"I don't negotiate with my kids, I think it would confuse them... And didn't you say in a previous post that parents should stand firm so that children know they can trust them to mean what they say? It seems that allowing negotiation would undermine that, and give the child the impression that the parent isn't confident in the boundary they are enforcing... Wouldn't it make more sense to tell the child in the first place if a particular request is a choice, instead of giving an instruction and then allowing them to negotiate their way out of it?" - Sylv
Sylv is right, of course. If we know that a limit is firm, and we're not open to negotiation, then we need to make that clear:
"The rule is you feed the dog before you come to the dinner table."
"We don't drive the car until everyone has their seat belts on."
By contrast, if we're open to how our child fulfills our request, most children feel more cooperative if they're permitted some choices.
No one likes to be pushed around.
"Do you want to put your shoes on first, or your jacket?
"Do you want to wash your face yourself, or do you want me to wash it?"
But what about those times when we set a limit and our child argues with us? If the limit is non-negotiable, we don't negotiate, although
we can't blame a child for trying. (A sense of humor really helps.)
"You're saying you're NEVER going to bed? Uh huh, right. Come here, you never-go-to-bed-boy! I'm the bedtime wrassler, and I always get my man!"
Sometimes that means we just have to say No and stick to it. Even when our limit is greeted with tears. But remember, there's no reason
to be mean about it. You can be firm and clear about your limit, while still understanding why your child doesn't like it.
"I hear you. It's really hard to stop playing and get ready for bed, when your brother gets to stay up later. When you're eight, you'll be able to stay up later, too. And right now, it's still time for you to get ready for bed. Let's go."
But there are certainly times, when our child states his preference, that we realize that actually we could give a little, and we'd both be happy. In that case, why not say so at the start? But do it in a way that invites them to partner with you to find a solution that works for both of you.
"Okay, I hear you want to stay at the park longer....And I need to get home in time to get dinner started. What can we do?.....Hmm, staying another 20 minutes doesn't work for me; it doesn't help me get dinner cooked in time....What about this? Will you two help me peel the potatoes?...Terrific! We found a solution that works for you AND works for me! We can stay ten minutes longer."
This teaches kids to look for Win/Win solutions, which is an essential relationship skill. Should they get what they want by whining or
threatening? Absolutely not. Should they learn that they can get what they want by marshaling good arguments and making them in a reasonable, humorous,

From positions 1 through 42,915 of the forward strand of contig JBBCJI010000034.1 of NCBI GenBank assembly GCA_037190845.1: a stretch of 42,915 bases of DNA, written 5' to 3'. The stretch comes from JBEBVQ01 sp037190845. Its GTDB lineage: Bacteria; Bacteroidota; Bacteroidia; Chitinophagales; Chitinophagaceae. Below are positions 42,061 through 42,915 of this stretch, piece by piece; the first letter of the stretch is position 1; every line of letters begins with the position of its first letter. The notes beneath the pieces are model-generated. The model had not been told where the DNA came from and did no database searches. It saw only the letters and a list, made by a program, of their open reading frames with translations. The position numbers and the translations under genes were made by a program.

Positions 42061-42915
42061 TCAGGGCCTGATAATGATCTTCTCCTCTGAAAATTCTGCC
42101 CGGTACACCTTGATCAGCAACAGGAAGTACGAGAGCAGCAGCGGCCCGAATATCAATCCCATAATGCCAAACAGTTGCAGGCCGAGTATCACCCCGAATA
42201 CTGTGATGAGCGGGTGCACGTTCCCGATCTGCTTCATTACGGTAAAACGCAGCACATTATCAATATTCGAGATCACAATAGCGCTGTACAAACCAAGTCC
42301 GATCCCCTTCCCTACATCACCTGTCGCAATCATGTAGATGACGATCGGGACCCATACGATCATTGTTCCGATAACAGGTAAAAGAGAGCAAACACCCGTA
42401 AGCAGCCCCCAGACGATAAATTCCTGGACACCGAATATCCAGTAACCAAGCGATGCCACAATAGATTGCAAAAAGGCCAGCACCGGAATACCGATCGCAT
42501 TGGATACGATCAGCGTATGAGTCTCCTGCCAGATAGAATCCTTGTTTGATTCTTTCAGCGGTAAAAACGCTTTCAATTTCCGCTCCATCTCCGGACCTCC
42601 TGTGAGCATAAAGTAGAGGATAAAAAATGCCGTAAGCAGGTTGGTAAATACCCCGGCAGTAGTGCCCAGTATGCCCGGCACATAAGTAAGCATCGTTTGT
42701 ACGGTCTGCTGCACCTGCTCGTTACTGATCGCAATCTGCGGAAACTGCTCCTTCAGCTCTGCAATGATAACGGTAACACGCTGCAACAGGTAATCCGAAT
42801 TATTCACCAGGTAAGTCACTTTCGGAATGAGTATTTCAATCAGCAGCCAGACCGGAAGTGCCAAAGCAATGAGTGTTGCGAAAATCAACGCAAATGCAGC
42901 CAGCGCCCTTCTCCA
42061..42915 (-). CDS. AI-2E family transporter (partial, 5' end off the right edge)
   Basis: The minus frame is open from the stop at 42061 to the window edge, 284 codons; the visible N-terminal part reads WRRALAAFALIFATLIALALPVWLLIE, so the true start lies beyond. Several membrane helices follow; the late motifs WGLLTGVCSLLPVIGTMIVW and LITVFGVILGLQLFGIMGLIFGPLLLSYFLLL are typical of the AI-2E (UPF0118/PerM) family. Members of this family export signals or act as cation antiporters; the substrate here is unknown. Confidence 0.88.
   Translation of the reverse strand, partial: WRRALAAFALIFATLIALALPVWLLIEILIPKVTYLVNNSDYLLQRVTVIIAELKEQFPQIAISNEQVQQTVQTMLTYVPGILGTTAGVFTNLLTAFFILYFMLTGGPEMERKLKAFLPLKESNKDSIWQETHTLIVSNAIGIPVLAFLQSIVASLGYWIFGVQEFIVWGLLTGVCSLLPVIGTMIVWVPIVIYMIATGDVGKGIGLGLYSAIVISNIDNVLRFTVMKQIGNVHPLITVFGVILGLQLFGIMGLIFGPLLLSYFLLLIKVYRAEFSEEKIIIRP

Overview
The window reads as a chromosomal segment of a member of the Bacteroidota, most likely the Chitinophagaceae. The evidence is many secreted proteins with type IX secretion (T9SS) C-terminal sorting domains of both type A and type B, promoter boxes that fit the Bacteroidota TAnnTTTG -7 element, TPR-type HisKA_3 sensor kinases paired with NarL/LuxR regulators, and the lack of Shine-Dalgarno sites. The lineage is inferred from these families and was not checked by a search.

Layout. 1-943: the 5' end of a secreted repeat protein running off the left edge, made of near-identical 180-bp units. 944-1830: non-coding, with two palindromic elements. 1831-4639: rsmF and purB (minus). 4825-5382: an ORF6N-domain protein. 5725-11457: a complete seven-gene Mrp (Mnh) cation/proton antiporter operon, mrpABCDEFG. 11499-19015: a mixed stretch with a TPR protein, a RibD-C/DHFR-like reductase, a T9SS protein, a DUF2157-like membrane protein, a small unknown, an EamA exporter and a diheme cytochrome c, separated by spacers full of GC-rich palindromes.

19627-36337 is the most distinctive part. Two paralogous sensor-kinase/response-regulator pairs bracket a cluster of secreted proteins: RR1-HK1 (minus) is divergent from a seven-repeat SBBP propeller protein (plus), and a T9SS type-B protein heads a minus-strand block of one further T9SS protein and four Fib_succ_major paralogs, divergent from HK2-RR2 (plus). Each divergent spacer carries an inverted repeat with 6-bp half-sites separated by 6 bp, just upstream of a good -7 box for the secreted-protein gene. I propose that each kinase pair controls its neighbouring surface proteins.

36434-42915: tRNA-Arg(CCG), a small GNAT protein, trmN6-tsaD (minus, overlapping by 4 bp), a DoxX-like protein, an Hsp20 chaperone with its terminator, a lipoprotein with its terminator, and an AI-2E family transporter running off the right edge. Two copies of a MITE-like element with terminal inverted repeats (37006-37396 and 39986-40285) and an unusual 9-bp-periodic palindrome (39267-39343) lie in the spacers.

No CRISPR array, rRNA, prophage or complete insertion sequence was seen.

charming way that meets your needs as well as theirs? Absolutely, if you want them to get anywhere in life.
The hard part of this is getting clear about just what your needs are, in the midst of the negotiation. Sure, she has
to get that peanut butter out of her hair, but can she do it at the kitchen sink instead of in the shower? Sure, he needs shoes, but why can't he carry
his sandals to the car and put them on there? It's hard to make these decisions under pressure, so it helps if you can stay calm while you consider.
And if you're too stressed to be open to negotiation at that moment, you're allowed to pull rank:
"I hear that you think it would work for me to take you to the store now, then come back and get your brother... That sounds like a lot of driving and I'm already overwhelmed with this busy day... So thanks for trying to come up with an idea, Honey, but today I need to do this the simple way. We need to all be ready to leave in 15 minutes together. Now, how can we work together to do that?"
Can't this drive you crazy? Yes, which is why you'll probably need to pull rank sometimes and just announce that you're not open to negotiation.
Since you usually try to find win/win solutions, your kids will give you the benefit of the doubt.
Isn't this more work? Yes. But you're teaching them critical life skills. When my daughter was 14, she once said to me:
"Mom, I know you're going to ask how I'll get all my homework done if I spend all Saturday with my friends at the amusement park. But I've been keeping up with everything, so I only have my history paper to finish. If I get up early on Sunday, I'll be able to do a good job on it."
See what I mean? By the time they're teens, they're anticipating your objections. What's more, your objections have become part of their planning process,
so they're becoming more responsible before you even open your mouth. That's what I call Win/Win!